Scott Elbert's time may have come

TEMPE, Ariz. -- Los Angeles Dodgers left-hander Scott Elbert, who probably figures more prominently into the team's plans this spring than at any previous point since he was drafted in the first round some seven years ago, appeared to be a little over-amped in his first Cactus League appearance Saturday.

The result was a shaky inning in which he walked two of the five batters he faced and would have walked a third if Los Angeles Angels prospect Chris Pettit hadn't struck out on a 3-and-2 pitch in the dirt. But on the plus side, Elbert didn't give up a hit or a run, and Pettit was one of two strikeout victims in that bottom of the sixth inning of the Angels' 4-1 Cactus League-opening victory over a Dodgers split squad before 6,063 at Tempe Diablo Stadium.

The Dodgers also lost their other game, 8-3 to the San Francisco Giants before 8,287 at Scottsdale Stadium in Don Mattingly's unofficial managerial debut.

Elbert needed 15 pitches to get through his inning, but the important thing was that he did actually get through it.

"He looked like he was rushing it a little bit, but it's all about making adjustments at that point," Dodgers pitching coach Rick Honeycutt said. "He was able to finish it up, and that was good."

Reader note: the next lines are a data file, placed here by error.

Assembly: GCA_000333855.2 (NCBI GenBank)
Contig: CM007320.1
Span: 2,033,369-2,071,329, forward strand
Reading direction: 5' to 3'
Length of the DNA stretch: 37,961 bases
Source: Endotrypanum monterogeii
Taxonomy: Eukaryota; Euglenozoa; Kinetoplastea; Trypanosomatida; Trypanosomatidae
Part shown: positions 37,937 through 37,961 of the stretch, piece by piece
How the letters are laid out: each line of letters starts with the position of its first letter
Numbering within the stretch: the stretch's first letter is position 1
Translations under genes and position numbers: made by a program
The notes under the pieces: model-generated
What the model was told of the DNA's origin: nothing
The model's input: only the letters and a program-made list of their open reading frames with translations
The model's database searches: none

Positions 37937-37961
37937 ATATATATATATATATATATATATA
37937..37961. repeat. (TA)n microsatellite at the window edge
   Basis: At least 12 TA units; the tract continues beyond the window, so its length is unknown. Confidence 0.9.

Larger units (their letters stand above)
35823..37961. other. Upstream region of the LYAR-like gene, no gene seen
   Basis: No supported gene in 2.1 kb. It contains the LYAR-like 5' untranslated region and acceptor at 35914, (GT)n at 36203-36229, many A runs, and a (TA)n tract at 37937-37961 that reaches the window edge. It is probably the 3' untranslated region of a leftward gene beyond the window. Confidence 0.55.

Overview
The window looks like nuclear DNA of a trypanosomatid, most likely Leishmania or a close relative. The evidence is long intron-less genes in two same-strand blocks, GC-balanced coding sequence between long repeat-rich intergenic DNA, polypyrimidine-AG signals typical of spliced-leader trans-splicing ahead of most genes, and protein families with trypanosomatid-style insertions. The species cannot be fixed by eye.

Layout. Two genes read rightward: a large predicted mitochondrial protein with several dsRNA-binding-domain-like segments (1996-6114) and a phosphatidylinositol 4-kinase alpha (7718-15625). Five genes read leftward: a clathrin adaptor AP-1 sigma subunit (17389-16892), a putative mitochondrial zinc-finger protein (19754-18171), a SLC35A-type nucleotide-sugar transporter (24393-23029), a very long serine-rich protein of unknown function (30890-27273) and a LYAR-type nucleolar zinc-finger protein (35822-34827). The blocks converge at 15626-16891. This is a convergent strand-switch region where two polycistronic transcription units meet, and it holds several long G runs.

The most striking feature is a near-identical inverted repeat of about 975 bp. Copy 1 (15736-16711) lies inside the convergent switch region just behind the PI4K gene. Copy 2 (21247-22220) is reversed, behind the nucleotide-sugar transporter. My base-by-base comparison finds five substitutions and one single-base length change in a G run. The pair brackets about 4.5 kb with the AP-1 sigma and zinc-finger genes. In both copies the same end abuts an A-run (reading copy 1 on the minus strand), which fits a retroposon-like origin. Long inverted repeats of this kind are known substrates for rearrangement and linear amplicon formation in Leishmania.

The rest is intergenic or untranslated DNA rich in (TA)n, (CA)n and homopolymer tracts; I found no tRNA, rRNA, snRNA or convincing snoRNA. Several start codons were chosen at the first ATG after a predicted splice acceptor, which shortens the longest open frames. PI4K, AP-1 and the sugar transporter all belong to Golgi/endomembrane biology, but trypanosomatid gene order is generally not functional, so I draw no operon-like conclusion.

Elbert, 25, has come a long way in the past year. More specifically, he has come a long way since he went AWOL in the middle of the minor league season last summer for reasons that still haven't come to light, although Elbert later insisted it had nothing to do with a baseball career that still didn't appear to be gaining any traction.

Since then, though, Elbert has rebounded to turn in a stellar performance in the Arizona Fall League, where as fate would have it he got to pitch for Mattingly. He also was impressive throwing on the side during the Dodgers' winter-development program, to the point that he came to spring training as arguably one of the favorites in the competition for what figured at the time to be one opening in the team's bullpen.

Then came the less-than-shocking failure to show up by Ronald Belisario and an unexpected surgical procedure for Vicente Padilla, and suddenly, now there are three openings -- a fact that can only help Elbert's chances.

Elbert has a total of 30 major league appearances, only one of which came last year. There is no way of knowing whether he might have been called up again in 2010 if he hadn't bolted, although he probably could have at least counted on a September callup. But after he struggled for so many years, there is a sense now that his moment might have arrived.

"He is throwing the ball as good as I have seen him in a long time," Honeycutt said.

Still, if Elbert is to take advantage of the opportunity that lies before him, the one thing he has to do this spring is throw strikes and be efficient with his pitches.

Key moment